Generally speaking, these are not the actions of a man who currently only has about 34% support of the Canadian voters, and is, indeed, in second place behind the Liberals. These are not the actions of a government that respects the fact that, even at their highest support, almost 60% of the population do not think they are doing a good job. This is not authentic governance, but rather governance by opportunity. These are not the actions of a government that understands that but for the fact that the Left is split into two factions, and even more so because of the drain on Liberal support in Quebec by the PQ, they’d probably never win another election. The last fact should be particularly obvious because, had it not been for their wise move to merge the PC and Reform Parties, had these still been two factions of the Right, then too would their victory be extremely elusive.  (It’s why the Tea Party doesn’t dare separate into a third party south of the border.)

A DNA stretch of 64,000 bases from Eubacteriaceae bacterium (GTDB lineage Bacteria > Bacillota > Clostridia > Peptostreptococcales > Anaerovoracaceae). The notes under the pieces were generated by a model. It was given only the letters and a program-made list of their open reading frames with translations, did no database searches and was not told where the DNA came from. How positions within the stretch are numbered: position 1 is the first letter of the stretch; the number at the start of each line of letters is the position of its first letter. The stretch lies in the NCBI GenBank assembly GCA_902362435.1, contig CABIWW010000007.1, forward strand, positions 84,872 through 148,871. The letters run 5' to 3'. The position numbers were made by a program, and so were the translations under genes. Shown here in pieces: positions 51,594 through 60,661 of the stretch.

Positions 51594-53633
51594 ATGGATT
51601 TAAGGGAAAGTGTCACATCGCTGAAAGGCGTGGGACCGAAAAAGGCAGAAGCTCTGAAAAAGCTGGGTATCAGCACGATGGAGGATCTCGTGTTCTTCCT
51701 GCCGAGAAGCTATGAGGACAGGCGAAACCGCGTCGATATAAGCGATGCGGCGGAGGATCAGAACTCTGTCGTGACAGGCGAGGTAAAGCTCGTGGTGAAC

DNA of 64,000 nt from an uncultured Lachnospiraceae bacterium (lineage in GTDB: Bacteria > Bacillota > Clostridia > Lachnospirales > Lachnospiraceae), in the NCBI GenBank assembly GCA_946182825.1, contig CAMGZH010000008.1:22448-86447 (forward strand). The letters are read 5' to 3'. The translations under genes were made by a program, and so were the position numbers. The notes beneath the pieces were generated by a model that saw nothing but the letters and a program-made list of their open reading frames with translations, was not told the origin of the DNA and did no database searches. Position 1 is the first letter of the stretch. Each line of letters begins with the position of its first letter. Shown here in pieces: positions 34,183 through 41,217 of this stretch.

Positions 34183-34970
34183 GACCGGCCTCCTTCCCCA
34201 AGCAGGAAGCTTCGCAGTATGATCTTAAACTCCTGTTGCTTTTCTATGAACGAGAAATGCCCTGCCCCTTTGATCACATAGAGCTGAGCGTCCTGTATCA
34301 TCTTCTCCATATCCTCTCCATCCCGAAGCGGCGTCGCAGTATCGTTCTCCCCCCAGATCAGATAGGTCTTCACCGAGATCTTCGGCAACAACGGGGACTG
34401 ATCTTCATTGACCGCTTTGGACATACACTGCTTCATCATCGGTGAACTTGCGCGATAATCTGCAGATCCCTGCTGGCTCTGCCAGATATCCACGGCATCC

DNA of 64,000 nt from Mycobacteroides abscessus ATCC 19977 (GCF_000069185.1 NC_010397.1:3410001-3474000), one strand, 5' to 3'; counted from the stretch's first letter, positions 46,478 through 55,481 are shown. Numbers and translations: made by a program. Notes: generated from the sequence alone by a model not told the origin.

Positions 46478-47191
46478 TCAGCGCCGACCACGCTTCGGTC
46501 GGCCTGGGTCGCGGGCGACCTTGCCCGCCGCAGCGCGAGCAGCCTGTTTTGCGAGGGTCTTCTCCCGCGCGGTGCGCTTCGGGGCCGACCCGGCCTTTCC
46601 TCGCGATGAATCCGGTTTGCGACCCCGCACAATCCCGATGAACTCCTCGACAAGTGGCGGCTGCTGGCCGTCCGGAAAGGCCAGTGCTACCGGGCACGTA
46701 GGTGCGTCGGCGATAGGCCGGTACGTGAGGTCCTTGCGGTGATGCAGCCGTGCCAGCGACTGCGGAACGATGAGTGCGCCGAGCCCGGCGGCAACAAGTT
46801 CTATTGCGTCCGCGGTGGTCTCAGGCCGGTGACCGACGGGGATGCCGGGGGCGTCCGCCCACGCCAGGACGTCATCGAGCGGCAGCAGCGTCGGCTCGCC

A government, any government, needs to govern not rule. It needs to make decisions that represent its platform, but with the recognition that, not representing all of the constituents, it needs to temper its actions. This is the issue with the current election in Ontario, with the PC agenda being almost Tea Party Right, and yet they expect to enact it even with only 35% support from the public. Fortunately a coalition of the Centre and Left would probably derail that.

Coalition governments are condemned by political parties. No, wait. They are condemned by conservative political parties. Because they are the only ones who can be bumped by them. During the time that the Liberals held a minority government, they essentially had to foster a coalition style government with the NDP. There had to be a consensus of agreement or a willingness to compromise in order to pass legislation. In my view, this was a great setup. It produced a government that was attempting to satisfy at least 60% of the voters, rather than the 30%-35% that normally seems to be the case (and which is always the case if the PCs win.)